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Returning home for the first of three home games in the final month of regular-season action, the Indianapolis Colts, 8-4, host the Cincinnati Bengals, 1-10-1, on Sunday, December 7. Kickoff in Lucas Oil Stadium for the contest telecast by CBS Sports is 1:00 p.m.


DATE: Sunday, December 7, 2008
SITE: Lucas Oil Stadium
KICKOFF: 1:00 p.m. (EST)
CAPACITY: 63,000
SURFACE: FieldTurf

Indianapolis is playing at home for the first time in three weeks, and the Colts close regular season play by hosting Cincinnati, Detroit (December 14) and Tennessee (December 28). The lone remaining road contest is a divisional battle at Jacksonville on December 18. Sunday's game marks the final outing against the AFC North, as well as the second consecutive match against an Ohio team. The Colts earned a 10-6 road victory last Sunday at Cleveland. Cincinnati dropped a 34-3 home game to Baltimore last Sunday. Prior to meeting the Browns, Indianapolis bested Baltimore, 31-3, on October 12, and posted a 24-20 victory at Pittsburgh on November 9.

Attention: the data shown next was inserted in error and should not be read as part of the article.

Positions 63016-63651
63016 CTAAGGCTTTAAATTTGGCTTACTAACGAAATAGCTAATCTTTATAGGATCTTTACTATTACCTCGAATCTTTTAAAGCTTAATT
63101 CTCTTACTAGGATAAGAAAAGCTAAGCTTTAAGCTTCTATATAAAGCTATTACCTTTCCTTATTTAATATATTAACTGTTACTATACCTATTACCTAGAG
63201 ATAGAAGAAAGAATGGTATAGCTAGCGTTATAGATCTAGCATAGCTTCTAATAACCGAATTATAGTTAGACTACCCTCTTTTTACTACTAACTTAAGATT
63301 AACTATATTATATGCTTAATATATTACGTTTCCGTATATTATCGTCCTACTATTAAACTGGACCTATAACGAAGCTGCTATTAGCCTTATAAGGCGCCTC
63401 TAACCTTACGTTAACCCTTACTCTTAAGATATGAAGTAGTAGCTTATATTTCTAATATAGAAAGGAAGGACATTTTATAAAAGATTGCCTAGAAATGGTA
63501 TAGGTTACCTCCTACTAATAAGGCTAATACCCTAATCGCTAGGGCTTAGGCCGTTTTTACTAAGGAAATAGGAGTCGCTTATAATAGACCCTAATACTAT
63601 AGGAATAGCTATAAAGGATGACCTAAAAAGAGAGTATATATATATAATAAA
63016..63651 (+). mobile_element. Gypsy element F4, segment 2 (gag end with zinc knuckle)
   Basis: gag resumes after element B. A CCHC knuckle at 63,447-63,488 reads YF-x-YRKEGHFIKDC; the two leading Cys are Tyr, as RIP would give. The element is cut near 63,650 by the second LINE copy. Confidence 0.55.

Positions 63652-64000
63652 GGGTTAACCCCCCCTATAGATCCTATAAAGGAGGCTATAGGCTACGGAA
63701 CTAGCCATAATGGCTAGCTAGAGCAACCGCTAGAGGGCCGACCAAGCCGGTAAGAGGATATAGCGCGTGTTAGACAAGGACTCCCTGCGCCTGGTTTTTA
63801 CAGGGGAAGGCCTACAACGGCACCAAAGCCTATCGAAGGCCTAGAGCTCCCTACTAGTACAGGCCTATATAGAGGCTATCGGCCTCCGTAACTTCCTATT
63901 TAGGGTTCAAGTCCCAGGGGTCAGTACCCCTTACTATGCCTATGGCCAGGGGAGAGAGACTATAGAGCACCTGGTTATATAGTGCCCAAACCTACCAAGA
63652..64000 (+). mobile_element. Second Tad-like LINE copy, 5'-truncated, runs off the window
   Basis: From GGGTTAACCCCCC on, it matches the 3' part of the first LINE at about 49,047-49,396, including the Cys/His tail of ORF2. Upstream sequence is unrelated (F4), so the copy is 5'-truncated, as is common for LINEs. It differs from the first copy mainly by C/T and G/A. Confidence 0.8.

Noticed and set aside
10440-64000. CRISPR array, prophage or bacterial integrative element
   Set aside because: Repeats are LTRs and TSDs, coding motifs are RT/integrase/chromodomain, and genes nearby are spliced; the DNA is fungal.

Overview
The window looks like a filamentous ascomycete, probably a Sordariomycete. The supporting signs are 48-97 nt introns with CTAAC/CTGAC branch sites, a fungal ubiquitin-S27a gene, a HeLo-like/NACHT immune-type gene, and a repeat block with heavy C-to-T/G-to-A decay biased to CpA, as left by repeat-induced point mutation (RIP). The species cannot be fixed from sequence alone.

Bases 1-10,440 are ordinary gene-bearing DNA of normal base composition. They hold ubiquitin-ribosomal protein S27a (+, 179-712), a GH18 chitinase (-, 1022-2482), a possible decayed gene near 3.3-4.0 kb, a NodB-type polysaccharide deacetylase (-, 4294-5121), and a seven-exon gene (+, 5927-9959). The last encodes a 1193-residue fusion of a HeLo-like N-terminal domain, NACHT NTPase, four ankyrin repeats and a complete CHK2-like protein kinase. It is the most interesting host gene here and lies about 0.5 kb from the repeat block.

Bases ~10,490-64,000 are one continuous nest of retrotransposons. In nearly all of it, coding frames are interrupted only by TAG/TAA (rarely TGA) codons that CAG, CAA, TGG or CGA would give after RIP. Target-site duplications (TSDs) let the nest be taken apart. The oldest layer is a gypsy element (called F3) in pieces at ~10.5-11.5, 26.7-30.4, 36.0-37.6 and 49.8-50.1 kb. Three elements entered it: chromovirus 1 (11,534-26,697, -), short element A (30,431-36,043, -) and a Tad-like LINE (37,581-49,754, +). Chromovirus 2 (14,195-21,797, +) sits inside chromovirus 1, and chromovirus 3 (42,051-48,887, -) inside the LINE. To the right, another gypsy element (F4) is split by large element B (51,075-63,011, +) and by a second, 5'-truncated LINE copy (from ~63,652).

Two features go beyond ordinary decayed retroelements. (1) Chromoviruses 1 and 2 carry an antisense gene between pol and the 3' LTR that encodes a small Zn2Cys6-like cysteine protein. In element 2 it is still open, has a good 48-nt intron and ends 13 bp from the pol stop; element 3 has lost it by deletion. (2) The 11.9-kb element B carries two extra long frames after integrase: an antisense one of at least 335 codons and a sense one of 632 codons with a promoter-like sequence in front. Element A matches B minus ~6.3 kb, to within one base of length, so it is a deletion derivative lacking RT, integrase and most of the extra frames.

Owners of the NFL's best regular-season record (110-46) since the start of the 1999 season, while being the only team to earn eight playoff appearances in the last nine seasons, Indianapolis has won 55 of its last 69 regular-season games. Indianapolis' winning ways include a 30-10 record in AFC South play, while the club has owned or shared the lead in 95 of 115 weeks of the division's existence. The Colts have won the past five AFC South championships, the best divisional-title streak in club history. Indianapolis became the only NFL team with five consecutive 12 -victory seasons. The Colts were tied with Dallas (1992-95) as the only teams to do it four consecutive seasons.